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Monday, 12 November 2007


Oh, I wish it could be Christmas every day! There's just such a lot of beautiful stuff out there. Some things, in particular appeal to the physics or maths geek.

Here's a round-up of some that I like the best:

1. Acme Klein Bottles

The classic, one sided, zero volume container is one of several topological curiosities made by Cliff Stoll (whose Erdös Number is 3) at Acme Klein Bottles.

Technically a four-dimensional object, it is immersed in three dimensions for convenience of viewing and handling, in quality borosilicate glass. From the "baby" to absolutely huge, their range is impressive, and each comes with a mass of informative literature that you will want to frame.

It doesn't end with Klein bottles, though. There's also the Cup of Tantalus, great for geeks with a penchant for practical jokes, and you can also wrap up warm with a Klein hat and Möbius scarf set. Pure Genius.

2. Lichtenberg Figures

Don't you just love lightning? Bert Hickman at Stoneridge Engineering does exceedingly dangerous things with it, and captures the results in perspex.

The fractal patterns generated are just incredible, especially when viewed using one of the LED illuminating bases they supply. Most of the sculptures are generated using electron beams with energies of between 3 and 5 MeV. Much more information is available on the website.

He also shrinks coins:

3. Stirling Engine

An old favourite, but currently enjoying a bit of a comeback, Stirling engines are beautiful in their simplicity, and look as if they are working with no energy source.

In fact, they are driven by temperature difference between the top and bottom plates of the air reservoir that houses the piston. From precision machined works of art to basic models, it's also good to know that they're also relatively easy to make out of ordinary household bits and pieces.

4. Bathsheba Mathematical Sculptures

Bathsheba Grossman's sculptures are absolutely exquisite.

Like the Schwarz D Surface and gyroid shown here, many are made by a 3d modelling technique. She also uses laser etching to create amazing 3d sculptures in perspex, from astronomical models to mathematical figures and biolochemical molecules. Here's her Calabi-Yau manifold, and quaternion Julia set:

She also has two delightful LED keyrings available; Buckyball and DNA:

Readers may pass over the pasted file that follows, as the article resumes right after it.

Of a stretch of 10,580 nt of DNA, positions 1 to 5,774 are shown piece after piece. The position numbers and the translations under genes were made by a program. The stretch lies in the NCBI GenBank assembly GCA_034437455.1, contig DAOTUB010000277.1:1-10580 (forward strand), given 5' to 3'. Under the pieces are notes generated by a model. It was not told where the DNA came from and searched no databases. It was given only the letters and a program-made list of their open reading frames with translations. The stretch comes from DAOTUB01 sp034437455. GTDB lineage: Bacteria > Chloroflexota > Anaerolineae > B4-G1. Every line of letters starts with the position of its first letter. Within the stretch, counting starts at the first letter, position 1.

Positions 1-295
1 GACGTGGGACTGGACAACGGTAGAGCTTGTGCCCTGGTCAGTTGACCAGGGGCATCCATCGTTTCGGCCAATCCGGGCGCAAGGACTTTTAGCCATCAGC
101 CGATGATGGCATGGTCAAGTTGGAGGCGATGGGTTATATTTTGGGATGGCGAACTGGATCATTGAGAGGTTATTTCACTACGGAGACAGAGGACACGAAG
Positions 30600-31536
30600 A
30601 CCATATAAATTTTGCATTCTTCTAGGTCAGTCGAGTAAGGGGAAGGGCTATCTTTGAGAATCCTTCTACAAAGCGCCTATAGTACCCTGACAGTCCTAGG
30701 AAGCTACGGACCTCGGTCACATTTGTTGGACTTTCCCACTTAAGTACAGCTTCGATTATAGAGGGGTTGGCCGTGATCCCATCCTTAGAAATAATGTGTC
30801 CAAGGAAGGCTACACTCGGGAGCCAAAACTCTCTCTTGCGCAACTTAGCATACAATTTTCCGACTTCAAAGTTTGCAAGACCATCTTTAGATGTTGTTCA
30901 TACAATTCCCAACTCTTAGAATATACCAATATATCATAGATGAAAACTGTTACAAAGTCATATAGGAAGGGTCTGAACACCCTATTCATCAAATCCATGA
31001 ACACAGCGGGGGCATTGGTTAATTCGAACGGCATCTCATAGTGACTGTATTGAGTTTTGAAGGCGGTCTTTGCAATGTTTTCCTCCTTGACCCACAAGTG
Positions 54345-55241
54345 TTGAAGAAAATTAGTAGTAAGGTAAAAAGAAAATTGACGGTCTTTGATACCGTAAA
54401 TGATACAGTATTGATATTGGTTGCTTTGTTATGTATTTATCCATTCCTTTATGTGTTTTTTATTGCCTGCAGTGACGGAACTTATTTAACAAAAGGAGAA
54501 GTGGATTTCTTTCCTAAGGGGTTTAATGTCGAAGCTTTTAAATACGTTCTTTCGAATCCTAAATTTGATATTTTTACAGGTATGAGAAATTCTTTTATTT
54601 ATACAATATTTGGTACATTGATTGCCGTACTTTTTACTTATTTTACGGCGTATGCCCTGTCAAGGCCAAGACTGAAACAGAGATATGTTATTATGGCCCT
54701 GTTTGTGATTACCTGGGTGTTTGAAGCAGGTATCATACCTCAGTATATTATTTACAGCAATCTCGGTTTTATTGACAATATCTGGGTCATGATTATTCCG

If you have the patience and skill, she also has a few patterns of her designs to download and make yourself.

5. Theremin

The ultimate musical instrument for physics geeks.

Invented by a physicist, inordinately difficult to play, and a completely other-worldy sound make it the music of silicon heaven.

Better still, many theremins come as kits, so you can go easy on your pocket and exercise your junior electronics club knowledge at the same time. If you've done it right, you'll have your own "Forbidden Planet" sound system!

6. Quzzle

Quirkle's catalogue is all about quality, rather than quantity. They make only a very few products, but they are all precision machined to be beautiful and tactile pieces.
Quzzle is a re-engineered, reworked old favourite, a variation on the sliding block puzzle. Although it has only nine pieces, it is the most difficult puzzle of its kind in the world, amongst tens of thousands of possibilities, there is only one solution.

Quzzle comes with instructions and a web address where you can find solving tips. You can reveal them gradually, or go straight to the solution if you are too impatient.

7. Unicycle

I once met someone who had studied Physics and Philosophy joint honours.

I asked what he was doing for a living now. He was a professional juggler and unicyclist, at the local community circus. I don't know why I asked, really - in hindsight it is the obvious career path for a person with such credentials.

Of course, the unicyle is difficult to master, but that's all part of the fun. The best bit is that your hands are free, so you can work on your Quzzle while you commute.

8. 507 Mechanical Movements

All geeks love books, and when your head really hurts a picture book can be just the tonic.

Perhaps the nearest thing to a coffee-table book for nerds, this wonderful volume will inspire all the budding engineers and tinkerers, mechanics and armchair inventors.

9. Cabaret Mechanical Theatre Automata

Within Cabaret Mechanical Theatre's extended family, many geek heroes are to be found.

Their associates include the living god of "wobbly moving stuff" Tim Hunkin, automata visionary Paul Spooner and creator of dragons Keith Newstead.

If your pockets aren't quite deep enough for a ready-made automaton, there's always the designer's kit, winner of a Editor's Choice award at this years Maker Faire in Austin, Texas. Full of ready-cut wooden components, simply assemble and design your own masterpieces - no need for any tools!

10. Binary Blanket

At the end of a hard day's thinking, and maybe tinkering, all geeks need some comfort. What better than to cuddle up in a snuggly, warm blanket that declares its identity in ones and zeroes?

You could also rest your head on the lovely binary pillow, and enjoy 10 kinds of comfort at once.


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